What you describe, “trust god and not take issues into our own hands,” is called Providentialism, and it is not Catholic teaching. The Church teaches responsible parenthood and cooperation with God. The Catholic teaching against contraception is not based on the premise you describe above, although I can see how this random stringing together of bible verses would lead you to that conclusion. The verses are relevant and are a part of the body of Church teaching, but the basis of Church teaching is not Providentialism.

While I’m sure the instructor meant well, this argument is not the basis of Catholic teaching on contraception.

Yes, you make a logical argument here. Unfortunately, you were led down this path by the incorrect information put forth on the topic of contraception. I think when people are attempting to explain a complex topic in a limited amount of time, they try to simplify and use analogies that are, unfortunately, incomplete.

Yes, that would indeed be a logical argument. I’m glad to see you are interested in understanding the Church’s teaching. It’s complex, and I don’t know if can be done justice in such a forum as this. If you’d like to discuss, I’ll do my best.

Some really good resources include books, tapes, and pamphlets found at www.omsoul.com. Theology of the Body for Beginners by Christopher West is excellent—I just finished this book and it was awesome. The book Life Giving Love by Kimberly Hahn is also excellent and explains the topic well.


#11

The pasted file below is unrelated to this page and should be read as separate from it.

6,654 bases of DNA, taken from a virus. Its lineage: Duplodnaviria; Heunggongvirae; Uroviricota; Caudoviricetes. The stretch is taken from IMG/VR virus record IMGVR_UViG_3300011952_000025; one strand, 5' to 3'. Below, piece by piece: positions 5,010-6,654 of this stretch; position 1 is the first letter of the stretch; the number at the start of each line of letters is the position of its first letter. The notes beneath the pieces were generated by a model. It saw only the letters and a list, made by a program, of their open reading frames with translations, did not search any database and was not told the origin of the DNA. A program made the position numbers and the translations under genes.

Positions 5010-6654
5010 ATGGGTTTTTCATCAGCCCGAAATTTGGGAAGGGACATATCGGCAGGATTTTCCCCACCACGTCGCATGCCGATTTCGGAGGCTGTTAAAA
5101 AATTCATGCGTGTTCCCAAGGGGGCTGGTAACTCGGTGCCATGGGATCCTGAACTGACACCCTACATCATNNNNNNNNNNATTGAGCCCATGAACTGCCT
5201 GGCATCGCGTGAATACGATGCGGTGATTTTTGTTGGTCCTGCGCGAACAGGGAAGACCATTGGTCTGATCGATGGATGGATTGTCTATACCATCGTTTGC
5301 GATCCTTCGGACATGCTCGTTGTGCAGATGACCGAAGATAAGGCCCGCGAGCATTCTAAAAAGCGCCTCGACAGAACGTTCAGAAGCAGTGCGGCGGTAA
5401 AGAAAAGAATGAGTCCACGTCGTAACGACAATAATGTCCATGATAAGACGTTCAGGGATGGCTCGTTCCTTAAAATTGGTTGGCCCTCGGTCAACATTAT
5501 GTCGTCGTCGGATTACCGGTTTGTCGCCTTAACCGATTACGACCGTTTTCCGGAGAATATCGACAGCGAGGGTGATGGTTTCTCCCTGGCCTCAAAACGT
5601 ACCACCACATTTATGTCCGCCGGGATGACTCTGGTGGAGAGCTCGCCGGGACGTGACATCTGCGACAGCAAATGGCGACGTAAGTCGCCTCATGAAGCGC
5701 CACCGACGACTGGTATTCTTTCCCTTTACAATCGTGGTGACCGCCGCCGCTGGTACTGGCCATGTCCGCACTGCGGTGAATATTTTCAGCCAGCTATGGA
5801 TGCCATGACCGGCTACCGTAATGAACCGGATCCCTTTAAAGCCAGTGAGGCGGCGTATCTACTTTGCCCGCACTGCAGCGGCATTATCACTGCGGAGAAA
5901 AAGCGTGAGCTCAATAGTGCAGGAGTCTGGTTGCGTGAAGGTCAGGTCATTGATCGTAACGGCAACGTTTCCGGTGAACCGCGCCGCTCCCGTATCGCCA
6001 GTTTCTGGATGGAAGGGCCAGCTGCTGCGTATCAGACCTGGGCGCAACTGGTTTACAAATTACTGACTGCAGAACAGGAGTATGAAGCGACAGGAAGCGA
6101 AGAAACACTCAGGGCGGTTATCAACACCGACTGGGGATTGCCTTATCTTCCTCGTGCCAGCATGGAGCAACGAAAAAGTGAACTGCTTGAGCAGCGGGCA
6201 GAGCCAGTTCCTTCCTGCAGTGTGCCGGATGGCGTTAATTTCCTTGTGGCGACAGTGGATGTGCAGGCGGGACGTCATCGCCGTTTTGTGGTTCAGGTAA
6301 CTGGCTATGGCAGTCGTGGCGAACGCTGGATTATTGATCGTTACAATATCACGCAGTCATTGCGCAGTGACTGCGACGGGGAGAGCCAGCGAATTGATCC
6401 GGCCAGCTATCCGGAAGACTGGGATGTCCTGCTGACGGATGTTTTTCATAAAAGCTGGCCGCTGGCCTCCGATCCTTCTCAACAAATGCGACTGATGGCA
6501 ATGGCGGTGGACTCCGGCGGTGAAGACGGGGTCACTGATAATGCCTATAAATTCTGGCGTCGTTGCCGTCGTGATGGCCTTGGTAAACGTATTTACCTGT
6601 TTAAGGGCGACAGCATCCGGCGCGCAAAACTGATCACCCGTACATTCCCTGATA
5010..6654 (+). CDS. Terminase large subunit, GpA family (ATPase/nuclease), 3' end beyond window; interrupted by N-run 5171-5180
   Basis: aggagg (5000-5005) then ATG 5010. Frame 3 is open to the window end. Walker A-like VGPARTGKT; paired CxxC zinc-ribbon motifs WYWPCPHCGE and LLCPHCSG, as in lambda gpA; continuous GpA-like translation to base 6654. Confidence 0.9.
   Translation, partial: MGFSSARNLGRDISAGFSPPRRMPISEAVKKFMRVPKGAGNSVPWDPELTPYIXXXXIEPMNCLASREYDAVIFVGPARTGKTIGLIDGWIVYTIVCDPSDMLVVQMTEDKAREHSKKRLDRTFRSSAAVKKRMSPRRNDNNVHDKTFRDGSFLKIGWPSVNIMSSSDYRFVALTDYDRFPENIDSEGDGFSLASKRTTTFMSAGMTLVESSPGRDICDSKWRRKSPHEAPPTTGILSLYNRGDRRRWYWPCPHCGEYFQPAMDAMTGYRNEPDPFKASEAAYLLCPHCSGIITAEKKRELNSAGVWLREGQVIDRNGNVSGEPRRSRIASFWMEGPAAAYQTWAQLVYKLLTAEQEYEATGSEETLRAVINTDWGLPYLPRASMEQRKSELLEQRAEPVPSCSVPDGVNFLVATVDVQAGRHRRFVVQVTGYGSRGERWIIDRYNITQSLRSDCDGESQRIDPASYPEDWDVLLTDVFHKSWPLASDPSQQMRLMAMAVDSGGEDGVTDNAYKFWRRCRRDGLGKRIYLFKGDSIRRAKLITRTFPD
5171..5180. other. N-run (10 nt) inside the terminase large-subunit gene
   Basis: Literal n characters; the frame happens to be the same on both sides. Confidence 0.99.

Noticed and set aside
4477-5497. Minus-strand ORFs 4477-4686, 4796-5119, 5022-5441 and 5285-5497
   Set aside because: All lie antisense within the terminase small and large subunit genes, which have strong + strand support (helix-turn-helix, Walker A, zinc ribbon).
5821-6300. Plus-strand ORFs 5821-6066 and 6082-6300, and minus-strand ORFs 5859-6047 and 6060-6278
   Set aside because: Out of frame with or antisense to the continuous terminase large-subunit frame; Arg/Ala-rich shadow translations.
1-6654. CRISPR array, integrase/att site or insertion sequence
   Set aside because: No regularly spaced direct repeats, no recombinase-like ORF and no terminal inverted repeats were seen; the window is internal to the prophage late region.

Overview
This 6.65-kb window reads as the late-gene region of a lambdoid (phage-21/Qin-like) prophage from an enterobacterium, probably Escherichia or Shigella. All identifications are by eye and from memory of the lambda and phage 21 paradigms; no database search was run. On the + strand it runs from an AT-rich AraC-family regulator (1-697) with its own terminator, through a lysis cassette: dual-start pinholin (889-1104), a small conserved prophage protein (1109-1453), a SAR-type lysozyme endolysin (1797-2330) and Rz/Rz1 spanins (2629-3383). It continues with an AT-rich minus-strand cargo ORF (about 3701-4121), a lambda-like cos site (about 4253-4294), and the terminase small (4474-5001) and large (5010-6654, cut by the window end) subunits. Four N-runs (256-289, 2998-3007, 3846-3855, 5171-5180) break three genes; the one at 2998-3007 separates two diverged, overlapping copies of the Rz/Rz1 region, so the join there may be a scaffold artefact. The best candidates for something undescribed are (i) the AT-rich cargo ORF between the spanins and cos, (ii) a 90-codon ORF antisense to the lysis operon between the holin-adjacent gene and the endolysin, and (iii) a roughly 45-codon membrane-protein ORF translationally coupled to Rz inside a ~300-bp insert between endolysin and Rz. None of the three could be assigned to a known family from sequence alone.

To address the underlying issue, I think the Church ban on contraception is true and correct but the way the Church teaches it is wrong.

The Church bans contraception for reasons of “unitive act”, “procreative act”, “marital chasty” and so forth. These are entirely good things but they are secondary.

I believe the primary reason for the ban on contraceptives is found in Jer 1:5 - “before I formed you in the womb I knew you”. God is saying that he has already created and already knows who your children are before the beginning of time. God already loves your children. If you don’t bring them into existance, you will have to answer to God for a human life.


#12

Here’s a short piece by Janet Smith, entitled Humanae Vitae: A Generation Later which is helpful on the birth control issue.
An excerpt:

I think the experience of the last many decades has revealed that the Church has been very wise in its continual affirmation of this teaching for we have begun to see that contraception leads to many vicious wrongs in society; it facilitates the sexual revolution which leads to much unwanted pregnancy and abortion. It has made women much more open to sexual exploitation by men. In fact, Humanae Vitae predicted a general lowering of morality should contraception become widely available and I think it is manifest that ours is a period of very low morality—much of it in the sexual realm. There is little need here to provide a full set of statistics to demonstrate the consequences of the sexual revolution, for who is not familiar with the epidemic in teenage pregnancies, venereal diseases, divorces, AIDS.


#13